Lords of the Realm II

Making of

(from the game manual)

Designer's notes

Lords of the Realm 1 is probably my favorite of all the games I've designed, and it also happened to be the most commercially and critically succesful title prior to our acquisition by Sierra. But there is no question that it left plenty of room for improvement - especially given the relentless march forward of technology. Lords 2 takes full advantage of the CD ROM's storage, requires a lot more RAM, and really wants a lot more processing power.

Lords 1 was really a flawed gem, in my mind; the game offered a unique mix of strategic decisions and somehow achieved that all-too rare quality that persuades players to continue for that "one more turn" no matter what time of day or night it is. The flaws lay heavily with the interface, especially by today's standards, and the game's learning curve. Also flawed was the game's "sagging middle", a trait common to all too many "empire building" strategy games, but worsened by a need for lots of micro-management of counties in Lords 1. Combat, too, was flawed - although Lords 1 featured real-time battles, they were not as much fun as they could have been, and we opted for a turn-based siege model rather than a real-time one.

With Lords 2, I have tried hard to address these issues and in addition take the gameplay a little farther. Above all, though, I have tried to reduce the learning curve of the game dramatically, and to radically restructure the interface, in order that many more people will be able to get into the somewhat unique blend of fun this time. In addition, as a game so close to my heart, I have tried to create by far the best-looking and sounding strategy game ever - no small feat, these days, I know. As I write, users online and press alike are playing around with a demo or beta version of the game, and the feedback we're receiving suggests that the goals look to have been achieved - though there is still plenty of work still to be done improving the AI and interface still further.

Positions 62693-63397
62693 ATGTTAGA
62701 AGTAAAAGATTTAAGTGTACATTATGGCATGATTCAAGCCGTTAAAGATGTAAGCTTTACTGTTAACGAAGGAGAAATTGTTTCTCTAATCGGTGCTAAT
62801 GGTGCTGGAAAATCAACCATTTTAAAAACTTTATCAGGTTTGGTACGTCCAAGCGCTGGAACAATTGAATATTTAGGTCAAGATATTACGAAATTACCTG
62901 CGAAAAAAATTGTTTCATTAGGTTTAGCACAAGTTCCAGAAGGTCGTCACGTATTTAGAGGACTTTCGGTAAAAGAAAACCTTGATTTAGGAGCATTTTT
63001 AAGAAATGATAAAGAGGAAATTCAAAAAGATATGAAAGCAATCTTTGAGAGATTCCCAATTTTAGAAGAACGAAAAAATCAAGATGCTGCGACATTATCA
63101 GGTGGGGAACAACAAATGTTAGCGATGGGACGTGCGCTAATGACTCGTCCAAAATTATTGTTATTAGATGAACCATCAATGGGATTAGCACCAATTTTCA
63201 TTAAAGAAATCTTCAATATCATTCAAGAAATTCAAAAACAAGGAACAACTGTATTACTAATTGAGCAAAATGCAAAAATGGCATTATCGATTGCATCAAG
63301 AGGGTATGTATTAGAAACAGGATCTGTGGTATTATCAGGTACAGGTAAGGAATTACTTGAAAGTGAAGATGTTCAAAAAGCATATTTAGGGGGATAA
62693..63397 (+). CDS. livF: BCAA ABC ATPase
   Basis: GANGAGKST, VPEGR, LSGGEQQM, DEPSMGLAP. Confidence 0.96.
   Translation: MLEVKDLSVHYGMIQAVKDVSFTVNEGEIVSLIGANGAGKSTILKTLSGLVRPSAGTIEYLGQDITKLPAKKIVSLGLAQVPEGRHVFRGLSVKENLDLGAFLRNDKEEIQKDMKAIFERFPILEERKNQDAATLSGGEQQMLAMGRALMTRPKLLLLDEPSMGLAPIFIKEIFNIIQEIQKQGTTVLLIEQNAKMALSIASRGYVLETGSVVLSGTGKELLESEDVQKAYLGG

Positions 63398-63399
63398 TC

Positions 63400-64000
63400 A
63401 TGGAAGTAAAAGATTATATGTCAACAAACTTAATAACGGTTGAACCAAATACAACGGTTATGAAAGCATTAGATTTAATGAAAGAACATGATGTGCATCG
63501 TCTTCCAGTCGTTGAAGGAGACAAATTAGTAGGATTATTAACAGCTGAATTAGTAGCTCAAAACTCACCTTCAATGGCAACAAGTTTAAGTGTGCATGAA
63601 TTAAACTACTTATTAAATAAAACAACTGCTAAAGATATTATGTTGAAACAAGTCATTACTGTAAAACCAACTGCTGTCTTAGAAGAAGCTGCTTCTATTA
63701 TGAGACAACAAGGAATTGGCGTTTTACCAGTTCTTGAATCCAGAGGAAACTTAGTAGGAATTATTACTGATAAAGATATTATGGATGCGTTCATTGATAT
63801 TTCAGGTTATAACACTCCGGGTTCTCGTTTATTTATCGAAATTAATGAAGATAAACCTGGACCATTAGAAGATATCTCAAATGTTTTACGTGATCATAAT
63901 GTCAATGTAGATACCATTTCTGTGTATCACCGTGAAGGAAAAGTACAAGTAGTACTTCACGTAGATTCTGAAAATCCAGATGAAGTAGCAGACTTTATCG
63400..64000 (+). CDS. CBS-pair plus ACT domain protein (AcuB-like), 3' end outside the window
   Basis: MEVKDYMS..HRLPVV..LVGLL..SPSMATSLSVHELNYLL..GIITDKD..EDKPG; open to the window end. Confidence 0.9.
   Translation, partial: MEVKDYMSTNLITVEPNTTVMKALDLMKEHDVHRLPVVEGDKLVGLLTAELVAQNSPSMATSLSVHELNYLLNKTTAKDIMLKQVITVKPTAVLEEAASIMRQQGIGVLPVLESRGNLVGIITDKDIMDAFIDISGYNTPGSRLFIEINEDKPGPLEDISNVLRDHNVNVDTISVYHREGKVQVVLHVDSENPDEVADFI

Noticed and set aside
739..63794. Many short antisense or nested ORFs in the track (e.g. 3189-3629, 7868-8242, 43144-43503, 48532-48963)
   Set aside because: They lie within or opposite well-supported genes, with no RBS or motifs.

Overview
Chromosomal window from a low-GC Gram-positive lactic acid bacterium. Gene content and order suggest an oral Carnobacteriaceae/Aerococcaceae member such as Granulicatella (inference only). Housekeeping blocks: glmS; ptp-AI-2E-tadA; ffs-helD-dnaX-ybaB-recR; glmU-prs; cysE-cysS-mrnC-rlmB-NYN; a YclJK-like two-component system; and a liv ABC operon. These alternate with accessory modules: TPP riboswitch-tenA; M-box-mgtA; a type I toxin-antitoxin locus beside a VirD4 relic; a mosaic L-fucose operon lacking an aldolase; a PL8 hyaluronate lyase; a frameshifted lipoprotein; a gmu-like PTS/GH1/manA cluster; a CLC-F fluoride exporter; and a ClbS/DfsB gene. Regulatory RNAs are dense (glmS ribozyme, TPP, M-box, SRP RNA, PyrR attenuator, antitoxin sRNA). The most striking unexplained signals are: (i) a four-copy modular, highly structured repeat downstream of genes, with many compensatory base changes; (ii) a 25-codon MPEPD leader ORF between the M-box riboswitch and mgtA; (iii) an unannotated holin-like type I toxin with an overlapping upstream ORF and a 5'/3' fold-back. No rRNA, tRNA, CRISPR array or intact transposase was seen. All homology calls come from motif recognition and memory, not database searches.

The journey from concept to where we are today has been tougher than I had expected. And as a result, I have relied more on other people for help with the design than ever before - Eric, Chris and Simon, thank you; I couldn't have done it without you.

The biggest "issue" arose once we had first got combat up and running. The truth is that it was a lot more fun than we had hoped, even in its then flawed state. Combined with the real-time siege engine, it seemed clear that a far wider audience even than we had first envisioned would derive huge pleasure from the game - which sent us back to the drawing board, attacking that thorny learning curve once more.

This resulted in our "hiding" grain farming, and the addition of the slider bar which most gamers will now use to allocate their serfs to tasks. Initially, I was against the idea - I couldn't see that a strategy gamer would want to give up the detailed control that the original labor panel offered. Of course, now that it's in the game and working well, I find I hardly ever resort to the labor panel! The subject of unbelievable hours of internal debate, I hope that you appreciate the ease with which you can now manage a large quantity of counties.

Possibly the most emotive issue were the sheep. "Where are they?" Lords 1 users will cry. "Gone" is the simple reply. The reality is that sheep added little to gameplay; they did not represent, in our minds, sufficient additional strategic choice to warrant the significant additional complexity needed to the rationing panel. So, with many a tear, we axed them from the game (so to speak...).

I could go on for hour after boring hour about the many other debates raging here along our journey, but I need to move back to the product itself, to ensure that you will enjoy it as much as I, and my team, hope.

David Lester
October 4, 1996